puts pride back into local communities

One thing is sure, by outsourcing our food requirements we’ve created an environmental and ethical dilemma. More and more people are coming to the realisation that shopping local is an ecological necessity. By making a sudden shift in our buying habits, the economic impacts may be felt around the world, just like the climatic results of global warming. There obviously needs to be a transition phase. The vehicle for that transition may potentially be the gradual pace of consumer awakening itself. Let it not be more.

Instead of encouraging mass urbanisation through the amalgamation and centralisation of rural farming economies, what would happen if we funneled our aid endeavours at training small-scale farmers in developing countries how to successfully stay just that – small scale? Instead of pillaging their lands, and throwing back a few bones in the form of ‘charitable aid’, perhaps we could thereby make a real difference. There’s a well known saying – “Give a man a fish, feed him for a day – teach a man to fish, feed him for a lifetime.” If we can transfer that sentiment over to sustainable organic farming, I believe we’d be onto a winner.

People will feed themselves, if allowed to do so. It’s not our job to ‘set things right’ for others. Our responsibility is to remove the obstacles in their paths, obstacles often created by large corporations and U.S. government, World Bank and IMF policies.-

At this point I should make a confession. I’m a ‘westerner’, and am ashamed to admit that I’ve lived a western life. I haven’t been in the shoes of a peasant farmer in Kenya, Tanzania, or, in fact, anywhere. Is it callous of me to want you to stop sending your hard currency to the poorer parts of the world? Verdana Shiva is a well known promoter of organic farming, and she speaks from a personal history I cannot lay claim to, in that she is from India and has seen first-hand the impact of an aggressive globalised economy on her country. This is what she has to say, speaking recently at a Soil Association conference in the UK:

There are two kinds of one world agriculture – there’s a one planet agriculture that respects the laws of the planet and maintains the processes of the planet, and there’s another one planet agriculture that reduces the planet to a supermarket. And then of course it seeks the cheapest from the furthest away which means longer food miles which also means more industrialisation and more mechanisation.

For those of you who feel troubled that the new certification consideration that food that has been flown in will not be certified by Soil Association, and you are feeling troubled about the farmer in Kenya, or the farmer in India, let me tell you, by the time huge volumes of exports happen in lettuce or beans or baby corn, the farmer is the first to go.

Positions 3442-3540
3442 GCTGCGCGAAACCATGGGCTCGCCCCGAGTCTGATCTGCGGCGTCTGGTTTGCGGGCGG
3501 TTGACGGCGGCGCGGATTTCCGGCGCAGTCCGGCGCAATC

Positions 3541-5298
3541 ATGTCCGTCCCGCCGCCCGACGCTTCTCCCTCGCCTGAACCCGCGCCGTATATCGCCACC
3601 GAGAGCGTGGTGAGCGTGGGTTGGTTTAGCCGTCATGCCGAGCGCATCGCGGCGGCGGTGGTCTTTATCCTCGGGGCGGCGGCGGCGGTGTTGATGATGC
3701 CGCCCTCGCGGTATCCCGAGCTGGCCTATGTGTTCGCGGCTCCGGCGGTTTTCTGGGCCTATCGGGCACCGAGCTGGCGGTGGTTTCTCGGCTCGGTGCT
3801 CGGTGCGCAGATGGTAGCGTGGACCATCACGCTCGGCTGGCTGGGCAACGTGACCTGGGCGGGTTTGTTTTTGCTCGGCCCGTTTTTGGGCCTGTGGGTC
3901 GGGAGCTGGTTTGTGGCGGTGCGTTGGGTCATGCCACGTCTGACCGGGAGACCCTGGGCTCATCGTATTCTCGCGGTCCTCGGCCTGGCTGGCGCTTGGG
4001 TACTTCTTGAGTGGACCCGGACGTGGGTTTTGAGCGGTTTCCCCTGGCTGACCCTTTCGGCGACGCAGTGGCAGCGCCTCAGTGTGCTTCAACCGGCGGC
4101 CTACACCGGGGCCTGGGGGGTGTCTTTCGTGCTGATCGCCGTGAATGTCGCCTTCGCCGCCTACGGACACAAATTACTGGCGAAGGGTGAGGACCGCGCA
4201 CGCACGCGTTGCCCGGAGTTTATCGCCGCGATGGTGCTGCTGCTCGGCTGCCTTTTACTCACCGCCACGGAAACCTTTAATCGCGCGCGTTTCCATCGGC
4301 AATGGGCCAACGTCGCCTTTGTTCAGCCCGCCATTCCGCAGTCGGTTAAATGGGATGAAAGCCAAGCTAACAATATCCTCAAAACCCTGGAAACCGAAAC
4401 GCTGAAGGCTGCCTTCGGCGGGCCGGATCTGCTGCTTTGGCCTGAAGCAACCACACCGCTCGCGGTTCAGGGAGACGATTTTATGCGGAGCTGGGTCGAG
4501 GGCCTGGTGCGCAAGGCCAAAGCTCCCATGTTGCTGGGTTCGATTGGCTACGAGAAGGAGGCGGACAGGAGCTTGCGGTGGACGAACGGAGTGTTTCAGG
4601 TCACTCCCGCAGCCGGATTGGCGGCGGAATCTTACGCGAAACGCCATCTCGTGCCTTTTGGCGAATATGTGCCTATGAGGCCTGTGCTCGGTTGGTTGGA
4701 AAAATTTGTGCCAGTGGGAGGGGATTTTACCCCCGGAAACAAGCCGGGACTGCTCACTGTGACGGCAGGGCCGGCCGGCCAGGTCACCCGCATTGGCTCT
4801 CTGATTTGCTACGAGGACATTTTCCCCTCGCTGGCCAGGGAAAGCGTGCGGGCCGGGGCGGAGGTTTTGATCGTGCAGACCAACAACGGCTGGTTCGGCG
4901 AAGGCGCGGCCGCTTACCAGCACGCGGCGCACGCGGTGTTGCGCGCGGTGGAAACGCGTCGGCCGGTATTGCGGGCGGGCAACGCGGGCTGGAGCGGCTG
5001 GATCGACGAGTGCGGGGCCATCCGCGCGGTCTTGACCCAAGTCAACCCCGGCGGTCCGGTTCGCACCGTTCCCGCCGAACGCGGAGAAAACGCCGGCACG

Their land is taken away and put in the hands of agribusiness. An agribusiness through corporate farming does the exports. It’s not peasants. The peasant was finished at the beginning of the process. So in fact by your refusing to add to food miles and add to carbon emissions you are in fact giving protection. You’re not just protecting the atmosphere, you’re protecting a peasant economy. — Transcript of part of podcast

We can’t keep leaching off the poverty of the South. When considering the “food miles or fair miles?” question – ask yourself, are ‘fair miles’ really fair? Is the money we spend at our local supermarket actually ending up where we think it is, or are we promoting the disintegration of the small local farming communities that are our last hope in combating ecological destruction and global inequality?

Highly Recommended Further Reading:


  1. Brilliant. A well formulated argument. One I will use to dispel any doubters of the buy local movement and something I will read more into. Cheers

  2. Great article Craig. I hadn’t thought a great deal about what effects reducing food miles would have on people in food exporting countries, but you saved me the whole thought process and it just makes sense that allowing the poor to grow their own sustainable food supply has to be so much better than letting them be over run by western agribusiness.

    The less thought about problem with trying to become more sustainable in western countries is the “organics miles” for lack of a better term. What uses more energy, shipping down a few dozen tomatoes from Queensland to the southern states or shipping down half a dozen bales of sugar cane mulch to grow the same supply of tomatoes? organics need to be locally grown as well

    As for the equipment that western style agribusiness has brought to the poorer parts of the world, it should be going cheap with less demand for produce in western countries. If aid agency’s could acquire these implements and do short term leasing to small farmers, imagine the impact keyline plowing or swale and dam building or green waste recycling could make in the developing countries.